My article from last week focused on the key components of the endocrine system. Following the same idea, I thought it would be ideal to do a follow up article on the classification of hormones and even mention some of their functions along the way.
Hormones are small chemical messengers that travel through our bloodstream to target cells. Target cells are the specific cells that hormones act on. A single hormone can have many target cells, but each one can respond differently to the hormone.
Hormones work by binding to receptors on or within the cell and changing the activity of that particular cell. It is important to note that hormones do not initiate any reactions in their target cells. There are two main ways to classify hormones: structure and solubility. However, they can also be separated based on whether they are tropic or non-tropic.
Under this method of classification, there are four groupings: steroids, peptides, amino acid and fatty acid.
Steroid hormones are derived from cholesterol. The sex hormones (androgens, estrogens and progesterone) and hormones produced in the adrenal glands. Adrenal gland hormones include the mineralcoritcosteriods and gluccorticosteriods. Steroid hormones have a few important functions in the body including water balance, sexual development and stress response.
The next type is the amino acid derivative hormones. They are commonly derived from tyrosine and tryptophan. There are two types of tyrosine derived hormones: thyroid hormone and catecholamines.
Thyroid hormone is one of the most important in the body because it regulates the development of organs and metabolism. Norepinephrine and epinephrine are catecholamines. Both are stress hormones and are also neurotransmitters. They are part of the flight or fight response. Both increase heart rate, dilate blood vessels and cause the release of glucose during times of stress.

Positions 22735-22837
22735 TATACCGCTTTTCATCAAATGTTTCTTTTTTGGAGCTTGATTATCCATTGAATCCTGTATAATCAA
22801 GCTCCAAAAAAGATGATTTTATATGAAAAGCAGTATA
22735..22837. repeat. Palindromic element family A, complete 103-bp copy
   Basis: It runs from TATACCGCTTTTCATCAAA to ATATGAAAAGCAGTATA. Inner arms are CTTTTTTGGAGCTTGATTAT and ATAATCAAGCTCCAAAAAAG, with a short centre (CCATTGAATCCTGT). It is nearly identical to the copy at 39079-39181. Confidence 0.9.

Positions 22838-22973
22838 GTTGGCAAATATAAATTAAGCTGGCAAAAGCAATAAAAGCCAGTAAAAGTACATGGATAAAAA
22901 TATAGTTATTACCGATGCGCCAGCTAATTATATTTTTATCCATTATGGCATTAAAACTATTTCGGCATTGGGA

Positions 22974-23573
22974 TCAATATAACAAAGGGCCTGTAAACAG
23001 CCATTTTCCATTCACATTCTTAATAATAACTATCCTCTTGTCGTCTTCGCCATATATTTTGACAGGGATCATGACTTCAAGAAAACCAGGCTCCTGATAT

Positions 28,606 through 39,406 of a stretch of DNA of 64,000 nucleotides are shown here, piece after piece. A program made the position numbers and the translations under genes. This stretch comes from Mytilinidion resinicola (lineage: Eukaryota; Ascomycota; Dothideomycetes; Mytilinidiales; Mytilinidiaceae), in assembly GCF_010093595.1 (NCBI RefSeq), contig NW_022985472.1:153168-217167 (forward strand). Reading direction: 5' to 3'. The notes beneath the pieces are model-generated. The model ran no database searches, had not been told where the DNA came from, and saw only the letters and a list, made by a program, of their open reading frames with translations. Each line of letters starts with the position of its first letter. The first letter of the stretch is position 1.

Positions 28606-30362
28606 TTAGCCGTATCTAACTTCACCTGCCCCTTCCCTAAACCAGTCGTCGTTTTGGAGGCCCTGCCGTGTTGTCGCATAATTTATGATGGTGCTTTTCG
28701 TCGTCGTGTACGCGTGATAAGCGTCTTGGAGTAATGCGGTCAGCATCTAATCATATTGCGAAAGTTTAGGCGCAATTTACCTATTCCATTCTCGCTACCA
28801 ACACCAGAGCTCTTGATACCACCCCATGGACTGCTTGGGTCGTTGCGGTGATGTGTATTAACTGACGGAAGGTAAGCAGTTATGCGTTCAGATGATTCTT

Tryptophan is a precursor to serotonin and melatonin. Serotonin is mostly found in our GI tract and regulates movement in our intestines. However, it can also be found in the platelets of our blood. Serotonin is associated with mood and low levels often result in depression. Serotonin is also part of appetite and can make you sleepy.
Hormones can also be derived from peptides. Prohormones are the precursors for peptide hormones. These prohormones are synthesized in the endoplasmic reticulum or ER for short. Like all good proteins, they need to be folded into the proper configuration in order to be functional.
Peptide hormones are stored in the vesicles of the cell until the proper stimuli signals release into the bloodstream. These hormones can be very small (a few amino acids in length) or large (around 100 amino acids). An example of a smaller peptide hormone is TSH (thyroid stimulating hormone) and a larger peptide hormone is insulin.
Other peptide hormones of honorable mention are prolactin (aids in lactation), growth hormone and vasopressin (water regulation), which are produced by the pituitary gland. Another, less commonly known example, is atrial natiuretic peptide (ANP), which is produced by the heart. ANP regulates homeostasis of the circulatory system. It is released in response to high blood pressure and dilation of the atrium.